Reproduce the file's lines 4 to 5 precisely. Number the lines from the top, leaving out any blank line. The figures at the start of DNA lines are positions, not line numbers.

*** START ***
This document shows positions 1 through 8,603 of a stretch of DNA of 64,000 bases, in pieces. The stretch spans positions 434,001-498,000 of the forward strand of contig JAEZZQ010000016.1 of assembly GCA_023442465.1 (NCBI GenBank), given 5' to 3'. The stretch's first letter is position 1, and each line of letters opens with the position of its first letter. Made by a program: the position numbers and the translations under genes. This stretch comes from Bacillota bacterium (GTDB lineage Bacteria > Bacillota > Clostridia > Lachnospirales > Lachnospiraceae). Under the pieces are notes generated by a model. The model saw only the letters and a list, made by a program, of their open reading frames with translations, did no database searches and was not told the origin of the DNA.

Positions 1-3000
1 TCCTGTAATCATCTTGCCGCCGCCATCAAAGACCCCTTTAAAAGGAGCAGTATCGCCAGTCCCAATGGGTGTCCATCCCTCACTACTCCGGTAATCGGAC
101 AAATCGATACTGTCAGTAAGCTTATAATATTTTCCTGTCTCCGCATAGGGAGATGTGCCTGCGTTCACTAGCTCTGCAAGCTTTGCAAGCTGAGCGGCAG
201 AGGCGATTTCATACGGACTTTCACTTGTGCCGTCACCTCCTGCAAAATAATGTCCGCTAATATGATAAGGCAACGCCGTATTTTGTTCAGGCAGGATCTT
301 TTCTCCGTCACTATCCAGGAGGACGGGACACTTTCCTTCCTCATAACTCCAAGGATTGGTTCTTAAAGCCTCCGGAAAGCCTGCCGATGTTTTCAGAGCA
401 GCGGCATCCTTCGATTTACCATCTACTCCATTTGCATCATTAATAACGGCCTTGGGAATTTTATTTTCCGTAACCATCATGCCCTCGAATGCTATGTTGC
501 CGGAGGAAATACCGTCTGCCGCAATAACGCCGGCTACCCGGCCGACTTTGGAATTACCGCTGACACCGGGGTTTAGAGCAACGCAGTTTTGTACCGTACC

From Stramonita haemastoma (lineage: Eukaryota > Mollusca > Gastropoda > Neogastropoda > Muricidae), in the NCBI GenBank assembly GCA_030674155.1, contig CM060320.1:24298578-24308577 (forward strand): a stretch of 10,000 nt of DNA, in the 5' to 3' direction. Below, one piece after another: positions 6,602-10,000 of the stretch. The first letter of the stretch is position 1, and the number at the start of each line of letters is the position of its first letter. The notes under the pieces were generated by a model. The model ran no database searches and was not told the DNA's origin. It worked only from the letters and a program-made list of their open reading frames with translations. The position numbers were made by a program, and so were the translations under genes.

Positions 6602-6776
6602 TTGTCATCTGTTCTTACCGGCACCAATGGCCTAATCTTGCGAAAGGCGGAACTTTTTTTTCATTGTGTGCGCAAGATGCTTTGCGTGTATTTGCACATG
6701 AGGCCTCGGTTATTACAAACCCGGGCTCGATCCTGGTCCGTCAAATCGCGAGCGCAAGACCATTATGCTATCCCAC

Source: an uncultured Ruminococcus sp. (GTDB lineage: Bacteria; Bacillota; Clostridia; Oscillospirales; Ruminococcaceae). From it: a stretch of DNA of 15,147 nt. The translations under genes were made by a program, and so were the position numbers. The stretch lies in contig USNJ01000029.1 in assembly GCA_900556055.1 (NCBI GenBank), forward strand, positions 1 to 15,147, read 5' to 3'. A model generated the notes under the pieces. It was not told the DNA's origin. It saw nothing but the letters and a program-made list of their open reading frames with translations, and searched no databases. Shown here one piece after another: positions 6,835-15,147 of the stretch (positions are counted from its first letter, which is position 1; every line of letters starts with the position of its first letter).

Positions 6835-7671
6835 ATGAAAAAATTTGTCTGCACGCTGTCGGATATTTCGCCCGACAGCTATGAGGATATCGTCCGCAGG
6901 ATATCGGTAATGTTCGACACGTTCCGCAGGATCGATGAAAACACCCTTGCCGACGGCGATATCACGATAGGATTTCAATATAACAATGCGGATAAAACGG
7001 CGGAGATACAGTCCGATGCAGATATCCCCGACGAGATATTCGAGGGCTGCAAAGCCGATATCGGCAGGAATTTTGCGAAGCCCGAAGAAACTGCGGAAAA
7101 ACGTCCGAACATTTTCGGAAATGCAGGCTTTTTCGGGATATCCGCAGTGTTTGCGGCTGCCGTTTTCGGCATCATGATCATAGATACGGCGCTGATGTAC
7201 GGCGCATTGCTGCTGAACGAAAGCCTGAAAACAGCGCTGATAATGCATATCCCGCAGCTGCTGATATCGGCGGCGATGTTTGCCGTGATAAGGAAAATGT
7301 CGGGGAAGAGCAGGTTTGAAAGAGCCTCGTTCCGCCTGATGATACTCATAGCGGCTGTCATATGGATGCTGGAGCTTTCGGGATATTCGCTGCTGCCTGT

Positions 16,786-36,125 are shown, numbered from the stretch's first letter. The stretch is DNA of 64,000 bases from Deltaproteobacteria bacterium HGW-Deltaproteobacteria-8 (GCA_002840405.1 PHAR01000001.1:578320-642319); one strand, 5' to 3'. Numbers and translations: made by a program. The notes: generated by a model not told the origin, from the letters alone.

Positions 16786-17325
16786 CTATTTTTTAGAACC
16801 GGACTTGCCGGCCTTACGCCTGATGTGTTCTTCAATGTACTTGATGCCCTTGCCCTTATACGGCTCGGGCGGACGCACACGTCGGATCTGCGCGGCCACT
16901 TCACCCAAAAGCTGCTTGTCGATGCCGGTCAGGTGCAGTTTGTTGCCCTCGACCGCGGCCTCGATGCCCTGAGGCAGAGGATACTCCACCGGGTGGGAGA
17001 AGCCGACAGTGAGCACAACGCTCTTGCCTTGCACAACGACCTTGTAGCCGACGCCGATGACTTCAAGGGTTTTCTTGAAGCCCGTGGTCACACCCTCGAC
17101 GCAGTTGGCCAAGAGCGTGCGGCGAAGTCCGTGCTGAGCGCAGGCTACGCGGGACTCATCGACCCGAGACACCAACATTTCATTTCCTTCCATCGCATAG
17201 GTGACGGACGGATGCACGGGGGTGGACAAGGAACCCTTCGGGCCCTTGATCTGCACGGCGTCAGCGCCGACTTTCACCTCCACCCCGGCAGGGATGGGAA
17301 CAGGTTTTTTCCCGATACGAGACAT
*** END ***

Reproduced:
101 AAATCGATACTGTCAGTAAGCTTATAATATTTTCCTGTCTCCGCATAGGGAGATGTGCCTGCGTTCACTAGCTCTGCAAGCTTTGCAAGCTGAGCGGCAG
201 AGGCGATTTCATACGGACTTTCACTTGTGCCGTCACCTCCTGCAAAATAATGTCCGCTAATATGATAAGGCAACGCCGTATTTTGTTCAGGCAGGATCTT